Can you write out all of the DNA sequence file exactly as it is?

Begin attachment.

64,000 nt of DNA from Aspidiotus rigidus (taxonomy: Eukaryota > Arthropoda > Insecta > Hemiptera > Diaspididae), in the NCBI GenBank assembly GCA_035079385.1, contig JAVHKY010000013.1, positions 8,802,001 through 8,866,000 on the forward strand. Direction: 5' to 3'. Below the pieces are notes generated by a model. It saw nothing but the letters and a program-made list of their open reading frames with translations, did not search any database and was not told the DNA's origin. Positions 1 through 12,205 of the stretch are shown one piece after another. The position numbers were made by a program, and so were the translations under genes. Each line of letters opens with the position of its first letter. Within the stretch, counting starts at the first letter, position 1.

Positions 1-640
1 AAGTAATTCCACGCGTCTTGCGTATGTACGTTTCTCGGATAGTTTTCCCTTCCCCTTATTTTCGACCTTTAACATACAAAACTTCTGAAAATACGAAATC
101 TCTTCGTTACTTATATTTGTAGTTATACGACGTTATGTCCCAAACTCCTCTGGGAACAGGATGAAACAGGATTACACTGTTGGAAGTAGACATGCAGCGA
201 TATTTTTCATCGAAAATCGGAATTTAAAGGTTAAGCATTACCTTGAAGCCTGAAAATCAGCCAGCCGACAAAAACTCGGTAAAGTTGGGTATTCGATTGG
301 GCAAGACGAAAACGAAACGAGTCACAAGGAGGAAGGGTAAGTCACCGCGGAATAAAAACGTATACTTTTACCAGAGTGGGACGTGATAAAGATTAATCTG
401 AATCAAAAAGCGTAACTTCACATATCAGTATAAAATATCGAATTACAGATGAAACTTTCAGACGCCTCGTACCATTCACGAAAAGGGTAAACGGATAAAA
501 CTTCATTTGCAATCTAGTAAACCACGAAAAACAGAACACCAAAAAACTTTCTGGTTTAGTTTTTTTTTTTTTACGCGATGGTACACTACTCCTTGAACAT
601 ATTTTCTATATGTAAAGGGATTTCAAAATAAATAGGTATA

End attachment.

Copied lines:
64,000 nt of DNA from Aspidiotus rigidus (taxonomy: Eukaryota > Arthropoda > Insecta > Hemiptera > Diaspididae), in the NCBI GenBank assembly GCA_035079385.1, contig JAVHKY010000013.1, positions 8,802,001 through 8,866,000 on the forward strand. Direction: 5' to 3'. Below the pieces are notes generated by a model. It saw nothing but the letters and a program-made list of their open reading frames with translations, did not search any database and was not told the DNA's origin. Positions 1 through 12,205 of the stretch are shown one piece after another. The position numbers were made by a program, and so were the translations under genes. Each line of letters opens with the position of its first letter. Within the stretch, counting starts at the first letter, position 1.

Positions 1-640
1 AAGTAATTCCACGCGTCTTGCGTATGTACGTTTCTCGGATAGTTTTCCCTTCCCCTTATTTTCGACCTTTAACATACAAAACTTCTGAAAATACGAAATC
101 TCTTCGTTACTTATATTTGTAGTTATACGACGTTATGTCCCAAACTCCTCTGGGAACAGGATGAAACAGGATTACACTGTTGGAAGTAGACATGCAGCGA
201 TATTTTTCATCGAAAATCGGAATTTAAAGGTTAAGCATTACCTTGAAGCCTGAAAATCAGCCAGCCGACAAAAACTCGGTAAAGTTGGGTATTCGATTGG
301 GCAAGACGAAAACGAAACGAGTCACAAGGAGGAAGGGTAAGTCACCGCGGAATAAAAACGTATACTTTTACCAGAGTGGGACGTGATAAAGATTAATCTG
401 AATCAAAAAGCGTAACTTCACATATCAGTATAAAATATCGAATTACAGATGAAACTTTCAGACGCCTCGTACCATTCACGAAAAGGGTAAACGGATAAAA
501 CTTCATTTGCAATCTAGTAAACCACGAAAAACAGAACACCAAAAAACTTTCTGGTTTAGTTTTTTTTTTTTTACGCGATGGTACACTACTCCTTGAACAT
601 ATTTTCTATATGTAAAGGGATTTCAAAATAAATAGGTATA